- Green line is Average Disk Write Latency
- AWS has 10-20x lower Max Disk Write Latency (1-2ms stable, only 1-2 spikes within 1h up to 6ms ) compared to Azure (40-60ms, 1 spike within 1h up to 80 ms) and GCP (30-40ms, 2-3 spikes within 1h up to 50 ms). This is a gigantic difference!
There are a few hypotheses as to why the results could be incorrect:
- Hypothesis 1: Burstability of M20 on Azure might lead to good results in shorter test durations, and worse results in longer ones
- Hypothesis 2: There is another bottleneck in the load test infrastructure (K8s node utilization checked)
- Hypothesis 3: Even though all setups use Network Peering between the K8s Cluster and MongoDB Atlas cluster it could be (due to routing issues) that the messages take another less-efficient route.
Overall AWS has a better performance compared to Azure and GCP.
Strangely enough, even though the IOPS numbers for GCP are the highest, it seems to offer the lowest performance.
Azure for sure has its problems with variability/outliers7, but performs relatively well. Having in mind that Azure becomes considerably more expensive with bigger instance/storage sizes, it seems that AWS and GCP are the winner in the M30/M40 range.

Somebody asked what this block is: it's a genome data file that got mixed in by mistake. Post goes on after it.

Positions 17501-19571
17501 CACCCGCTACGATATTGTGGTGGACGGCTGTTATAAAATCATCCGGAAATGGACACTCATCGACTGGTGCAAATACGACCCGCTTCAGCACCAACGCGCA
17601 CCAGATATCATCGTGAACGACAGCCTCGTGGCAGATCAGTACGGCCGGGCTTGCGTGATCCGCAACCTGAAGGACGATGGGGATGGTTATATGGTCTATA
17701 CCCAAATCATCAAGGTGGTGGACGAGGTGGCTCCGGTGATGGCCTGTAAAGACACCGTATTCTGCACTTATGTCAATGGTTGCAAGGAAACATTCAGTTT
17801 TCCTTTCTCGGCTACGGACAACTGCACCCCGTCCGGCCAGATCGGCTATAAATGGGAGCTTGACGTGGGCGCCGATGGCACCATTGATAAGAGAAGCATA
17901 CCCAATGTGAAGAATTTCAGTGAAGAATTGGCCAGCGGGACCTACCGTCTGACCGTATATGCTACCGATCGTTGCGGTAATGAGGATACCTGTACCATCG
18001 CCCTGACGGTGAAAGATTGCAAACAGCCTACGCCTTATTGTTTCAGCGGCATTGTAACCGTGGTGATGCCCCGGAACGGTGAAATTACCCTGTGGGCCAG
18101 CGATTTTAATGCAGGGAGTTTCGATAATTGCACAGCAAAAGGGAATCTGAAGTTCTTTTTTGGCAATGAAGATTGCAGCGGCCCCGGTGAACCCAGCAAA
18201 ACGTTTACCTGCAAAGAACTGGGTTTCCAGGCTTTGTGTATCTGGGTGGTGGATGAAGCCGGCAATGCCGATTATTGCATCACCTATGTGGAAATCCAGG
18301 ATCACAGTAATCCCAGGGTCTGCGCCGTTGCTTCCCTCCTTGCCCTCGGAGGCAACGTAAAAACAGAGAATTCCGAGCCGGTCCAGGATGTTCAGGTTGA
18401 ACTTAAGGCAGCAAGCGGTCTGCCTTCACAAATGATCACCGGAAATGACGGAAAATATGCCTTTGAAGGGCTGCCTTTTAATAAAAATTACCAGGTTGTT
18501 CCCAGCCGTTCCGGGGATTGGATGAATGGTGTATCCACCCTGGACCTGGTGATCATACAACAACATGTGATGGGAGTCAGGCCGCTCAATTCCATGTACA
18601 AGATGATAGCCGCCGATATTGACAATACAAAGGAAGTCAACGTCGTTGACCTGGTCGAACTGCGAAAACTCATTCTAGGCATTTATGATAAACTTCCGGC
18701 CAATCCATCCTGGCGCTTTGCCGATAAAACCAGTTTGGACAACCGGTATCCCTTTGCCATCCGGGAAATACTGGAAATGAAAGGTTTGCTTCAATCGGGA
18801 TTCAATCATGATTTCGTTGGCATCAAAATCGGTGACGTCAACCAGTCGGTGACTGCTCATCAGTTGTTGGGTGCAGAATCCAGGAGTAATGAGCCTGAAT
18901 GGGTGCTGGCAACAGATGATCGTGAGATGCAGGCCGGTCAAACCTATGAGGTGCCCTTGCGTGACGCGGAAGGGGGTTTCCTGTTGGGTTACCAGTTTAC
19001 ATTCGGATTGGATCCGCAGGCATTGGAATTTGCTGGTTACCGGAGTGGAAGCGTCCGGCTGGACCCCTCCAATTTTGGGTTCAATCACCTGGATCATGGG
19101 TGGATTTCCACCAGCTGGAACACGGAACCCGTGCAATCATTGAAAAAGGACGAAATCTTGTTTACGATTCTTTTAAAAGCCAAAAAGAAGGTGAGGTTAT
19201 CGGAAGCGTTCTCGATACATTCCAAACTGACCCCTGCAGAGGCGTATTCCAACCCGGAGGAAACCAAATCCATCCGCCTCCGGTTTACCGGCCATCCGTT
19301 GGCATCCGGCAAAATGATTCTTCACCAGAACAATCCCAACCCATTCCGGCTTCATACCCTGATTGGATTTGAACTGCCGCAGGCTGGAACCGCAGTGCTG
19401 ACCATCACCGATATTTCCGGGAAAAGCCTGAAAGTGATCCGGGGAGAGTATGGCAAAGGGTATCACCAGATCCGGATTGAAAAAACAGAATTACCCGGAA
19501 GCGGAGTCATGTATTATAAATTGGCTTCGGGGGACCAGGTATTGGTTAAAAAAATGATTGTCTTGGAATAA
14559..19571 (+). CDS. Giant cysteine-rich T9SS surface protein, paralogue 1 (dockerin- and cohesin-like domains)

The real interesting finding IMHO is the far superior Max Write Disk Latency of AWS ... wondering if MongoDB Atlas is using direct attached storage in AWS vs. network-attached storage in Azure/GCP ...
P.S. I would appreciate any comments pointing out an obvious mistake leading to wrong results!
Including the load test automation/setup itself ↩
Synchronous = Client calls via HTTPS/REST Service1, Service1 acts as an orchestrator and calls synchronously Service2, Service3 etc. and awaits (async) their responses. Some of the inter-microservice calls are done in sequence, and some in parallel. ↩
"Transaction" does not mean database transaction or distributed database transaction. No database transactions are used (no database was harmed ;) ↩
Burstable, which means from 2 x 100% = 200% only 40% are provisioned, but accumulated credits allow bursting up to the full 200% from time to time ↩
Half of the IOPS are read IOPS and half are write IOPS ↩
Non-provisioned, the provisioned IOPS on AWS are very expensive ↩